The Small Revolution, Part I

The era of big business seems to be shrinking. Obviously there are a number of reasons why this is occurring, but I want to focus on why the little guys are succeeding. This is a series of posts related to how small can become big. Or, if it is more their style, how the small can stay small and survive.

One of the biggest hurdles any startup runs into is finance. Usually the entrepreneurial spirit doesn’t coincide with the ability to think inside of the accounting box. Independent contractors and sole-prorpieterships often rely on good-old-fashioned cash money, or checks, for payment of services. Both are dwindling in the Plastic Era. Some that are more savvy have looked to services like PayPal, and billing through the web as an option.

But as consumers, we love our credit cards.

The ability for small businesses to take our Visa, MasterCard or American Express has previously involved dynamic rates with contracts and processing fees. A stress that most individuals and independent contractors have ignored. But lately, the tides are a-changing. As consumers, we love our rewards, and hate the idea of forms of payment as a barrier to do business.

Last winter, we had some work done on our furnace. Naturally we weren’t excited about it. Cutting a check for a few hundred dollars always makes me squirm. When it got to that point though, our technician pulled from his bag a big credit card reader, and he let us put it on a credit card from our kitchen. Pretty neat, but I’d hate to bring that thing with everywhere – let alone the hassle of setting up accounts with the credit card companies and such.

And then, it appears life is getting even easier. My wife is a photographer, and her studio was doing portraits on-site for some folks. We had our iMac with, proofed and did quick edits on the spot. We were able to take orders on the spot. We used our fancy schmanzy iPhones with a little doohicky on top to take credit cards. Why? Because it’s incredibly easy. We signed up for a free account, they sent us the card reader, and then they only charge us 2.75% per transaction. The funds get deposited into her bank account, and that’s it. Literally, that’s it.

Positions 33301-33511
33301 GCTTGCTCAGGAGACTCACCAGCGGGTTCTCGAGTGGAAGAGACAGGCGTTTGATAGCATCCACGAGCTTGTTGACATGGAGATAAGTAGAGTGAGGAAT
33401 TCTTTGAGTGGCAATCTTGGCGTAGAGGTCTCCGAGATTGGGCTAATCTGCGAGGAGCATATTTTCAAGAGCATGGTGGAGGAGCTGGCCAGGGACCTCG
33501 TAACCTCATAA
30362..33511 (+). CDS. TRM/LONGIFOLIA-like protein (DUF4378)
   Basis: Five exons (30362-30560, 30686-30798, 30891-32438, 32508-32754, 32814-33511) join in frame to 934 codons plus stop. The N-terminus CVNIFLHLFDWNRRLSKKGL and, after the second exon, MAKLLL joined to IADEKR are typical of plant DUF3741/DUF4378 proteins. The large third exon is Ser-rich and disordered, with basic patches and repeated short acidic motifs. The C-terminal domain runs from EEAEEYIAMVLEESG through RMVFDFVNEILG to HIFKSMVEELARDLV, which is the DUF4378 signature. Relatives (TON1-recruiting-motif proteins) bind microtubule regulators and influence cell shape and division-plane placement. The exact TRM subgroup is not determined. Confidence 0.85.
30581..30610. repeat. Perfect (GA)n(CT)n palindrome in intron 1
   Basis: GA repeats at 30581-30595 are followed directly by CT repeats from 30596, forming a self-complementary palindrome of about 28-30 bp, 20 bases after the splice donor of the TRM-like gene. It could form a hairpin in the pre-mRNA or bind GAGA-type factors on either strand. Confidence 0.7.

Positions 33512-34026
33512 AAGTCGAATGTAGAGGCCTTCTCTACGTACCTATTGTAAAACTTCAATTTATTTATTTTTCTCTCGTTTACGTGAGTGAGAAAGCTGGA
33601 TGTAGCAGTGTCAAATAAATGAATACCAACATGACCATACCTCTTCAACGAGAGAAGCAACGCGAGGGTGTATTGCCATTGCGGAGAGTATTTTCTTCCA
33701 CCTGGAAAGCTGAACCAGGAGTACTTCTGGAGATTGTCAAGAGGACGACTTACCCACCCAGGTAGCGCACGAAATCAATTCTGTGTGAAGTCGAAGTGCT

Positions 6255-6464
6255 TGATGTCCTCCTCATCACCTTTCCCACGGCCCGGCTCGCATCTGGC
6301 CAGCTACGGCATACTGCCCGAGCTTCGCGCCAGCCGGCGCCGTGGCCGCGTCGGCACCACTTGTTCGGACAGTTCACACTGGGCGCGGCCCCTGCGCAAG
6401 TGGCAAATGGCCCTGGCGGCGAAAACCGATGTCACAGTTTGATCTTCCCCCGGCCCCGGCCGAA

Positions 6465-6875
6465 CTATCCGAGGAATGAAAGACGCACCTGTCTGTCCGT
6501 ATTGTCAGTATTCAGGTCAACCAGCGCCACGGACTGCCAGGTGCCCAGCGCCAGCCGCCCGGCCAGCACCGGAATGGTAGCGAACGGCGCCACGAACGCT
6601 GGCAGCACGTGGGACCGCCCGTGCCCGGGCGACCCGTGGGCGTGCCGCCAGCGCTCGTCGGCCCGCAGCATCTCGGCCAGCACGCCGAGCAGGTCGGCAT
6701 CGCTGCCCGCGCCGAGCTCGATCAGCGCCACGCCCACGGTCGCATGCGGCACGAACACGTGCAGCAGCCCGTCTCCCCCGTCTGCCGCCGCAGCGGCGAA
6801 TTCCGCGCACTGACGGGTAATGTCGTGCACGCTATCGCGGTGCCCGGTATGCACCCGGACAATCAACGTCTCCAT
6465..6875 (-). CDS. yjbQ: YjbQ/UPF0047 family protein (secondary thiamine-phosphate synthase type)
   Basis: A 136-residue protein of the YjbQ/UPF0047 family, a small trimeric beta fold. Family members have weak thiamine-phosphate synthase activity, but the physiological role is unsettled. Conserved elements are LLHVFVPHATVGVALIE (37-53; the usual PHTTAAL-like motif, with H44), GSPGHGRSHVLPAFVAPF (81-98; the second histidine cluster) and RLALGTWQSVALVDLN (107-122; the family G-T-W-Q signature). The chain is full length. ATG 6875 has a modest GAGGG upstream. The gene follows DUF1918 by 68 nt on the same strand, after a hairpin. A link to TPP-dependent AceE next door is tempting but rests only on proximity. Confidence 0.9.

Square is the company that makes the doohicky, and it has crossed some pretty revolutionary benchmarks in the last few weeks. On March 2nd of this year, Square processed $1,000,000 in transactions a day. That’s pretty amazing. But, then on April 29th, they announced $2,000,000 per day. Not bad. 100% growth for less than two months time. But wait. There’s more. May 21st marked $3,000,000 per day. In the first three months of 2011, they processed $66,000,000. Talk about a rapid acceleration in growth.

They’ve grown quickly, and now acquired some security. The New York Times reported that Visa itself has invested a substantial amount in Square to help ensure it succeeds. Shortly thereafter, you could actually (and still can) find a Square reader available for $9.95 from any Apple Store. Plus, the $10 you spent gets credited to your Square account. So really, it doesn’t cost you anything but the tax.

My wife’s company uses Square, the company I work for uses Square, and rumor on the street is that some very big retailers are about to start using Square as well.

Square’s CEO is Jack Dorsey, who also happens to be the Co-Founder and Executive Chairman of Twitter. Two small startups that are growing like crazy, and both are truly helping “The Little Guys” be better.

And that is becoming a near-universal truth. The most successful small companies today are the ones that are helping others prosper.

Stay tuned for Part II, The Essence of Everyone.

 

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